Ford has achieved success testing one of its self-driving car fleet in pitch darkness, with no illumination from the headlights.
This means, of course, that the self-driving car’s cameras provided no input, and the sensor-loaded Ford Fusion sedan instead had to rely solely on RADAR and LIDAR, in conjunction with high-detail 3D maps, in order to navigate the desert road at Ford’s Arizona Proving Grounds. The LIDAR system (LIght Detection And Ranging) emits 2.8 million laser pulses per second, but this light is invisible to the naked eye.
“Thanks to LIDAR, the test cars aren’t reliant on the sun shining, nor cameras detecting painted white lines on the asphalt,” says Ford Technical Leader for Autonomous Vehicles Jim McBride. “In fact, LIDAR allows autonomous cars to drive just as well in the dark as they do in the light of day.”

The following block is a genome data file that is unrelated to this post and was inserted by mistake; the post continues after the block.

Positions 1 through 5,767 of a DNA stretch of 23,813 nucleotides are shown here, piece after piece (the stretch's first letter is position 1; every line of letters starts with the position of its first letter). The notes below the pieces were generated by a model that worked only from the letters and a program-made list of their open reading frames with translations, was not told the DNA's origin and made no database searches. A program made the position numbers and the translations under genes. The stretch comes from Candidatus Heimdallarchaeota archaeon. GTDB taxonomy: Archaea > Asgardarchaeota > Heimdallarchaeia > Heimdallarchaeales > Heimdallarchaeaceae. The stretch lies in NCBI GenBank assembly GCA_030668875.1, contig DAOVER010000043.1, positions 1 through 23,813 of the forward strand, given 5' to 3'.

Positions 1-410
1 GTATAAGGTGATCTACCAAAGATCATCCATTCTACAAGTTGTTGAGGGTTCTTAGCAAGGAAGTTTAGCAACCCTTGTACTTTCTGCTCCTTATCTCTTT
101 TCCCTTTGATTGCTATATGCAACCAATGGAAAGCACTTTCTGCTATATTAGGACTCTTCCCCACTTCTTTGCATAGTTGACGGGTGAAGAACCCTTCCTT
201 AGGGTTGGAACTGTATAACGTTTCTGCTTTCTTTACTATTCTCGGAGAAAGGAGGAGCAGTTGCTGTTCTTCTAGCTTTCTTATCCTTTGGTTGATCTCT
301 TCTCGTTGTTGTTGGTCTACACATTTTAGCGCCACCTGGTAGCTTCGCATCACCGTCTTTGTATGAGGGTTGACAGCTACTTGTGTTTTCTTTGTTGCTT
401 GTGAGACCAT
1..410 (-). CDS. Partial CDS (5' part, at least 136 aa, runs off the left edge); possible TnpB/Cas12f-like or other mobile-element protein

The 3D maps employed by Ford’s self-driving car test fleet contain information about local topography and geography, road markers, and landmarks such as trees and buildings. Checking against that information allows the self-driving car to pinpoint its own location with precision. Generating these 3D maps for now requires first driving the test route in clear conditions.